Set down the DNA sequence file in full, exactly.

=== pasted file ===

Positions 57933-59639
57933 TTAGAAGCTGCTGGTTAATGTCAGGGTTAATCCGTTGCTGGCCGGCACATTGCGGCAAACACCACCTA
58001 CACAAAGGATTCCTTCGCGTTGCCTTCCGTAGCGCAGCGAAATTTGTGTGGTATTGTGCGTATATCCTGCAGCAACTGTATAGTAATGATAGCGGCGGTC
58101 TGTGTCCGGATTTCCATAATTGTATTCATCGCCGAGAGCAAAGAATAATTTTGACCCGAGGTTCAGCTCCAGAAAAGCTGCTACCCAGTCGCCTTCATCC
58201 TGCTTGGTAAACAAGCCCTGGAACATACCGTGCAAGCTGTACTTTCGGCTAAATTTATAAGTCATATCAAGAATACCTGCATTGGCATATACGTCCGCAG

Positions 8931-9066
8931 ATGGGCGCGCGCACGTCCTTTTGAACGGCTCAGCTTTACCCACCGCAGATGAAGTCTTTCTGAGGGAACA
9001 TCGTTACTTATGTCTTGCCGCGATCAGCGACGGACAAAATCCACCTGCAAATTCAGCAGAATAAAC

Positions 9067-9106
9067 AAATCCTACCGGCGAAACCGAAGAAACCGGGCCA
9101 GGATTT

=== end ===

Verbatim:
Positions 57933-59639
57933 TTAGAAGCTGCTGGTTAATGTCAGGGTTAATCCGTTGCTGGCCGGCACATTGCGGCAAACACCACCTA
58001 CACAAAGGATTCCTTCGCGTTGCCTTCCGTAGCGCAGCGAAATTTGTGTGGTATTGTGCGTATATCCTGCAGCAACTGTATAGTAATGATAGCGGCGGTC
58101 TGTGTCCGGATTTCCATAATTGTATTCATCGCCGAGAGCAAAGAATAATTTTGACCCGAGGTTCAGCTCCAGAAAAGCTGCTACCCAGTCGCCTTCATCC
58201 TGCTTGGTAAACAAGCCCTGGAACATACCGTGCAAGCTGTACTTTCGGCTAAATTTATAAGTCATATCAAGAATACCTGCATTGGCATATACGTCCGCAG

Positions 8931-9066
8931 ATGGGCGCGCGCACGTCCTTTTGAACGGCTCAGCTTTACCCACCGCAGATGAAGTCTTTCTGAGGGAACA
9001 TCGTTACTTATGTCTTGCCGCGATCAGCGACGGACAAAATCCACCTGCAAATTCAGCAGAATAAAC

Positions 9067-9106
9067 AAATCCTACCGGCGAAACCGAAGAAACCGGGCCA
9101 GGATTT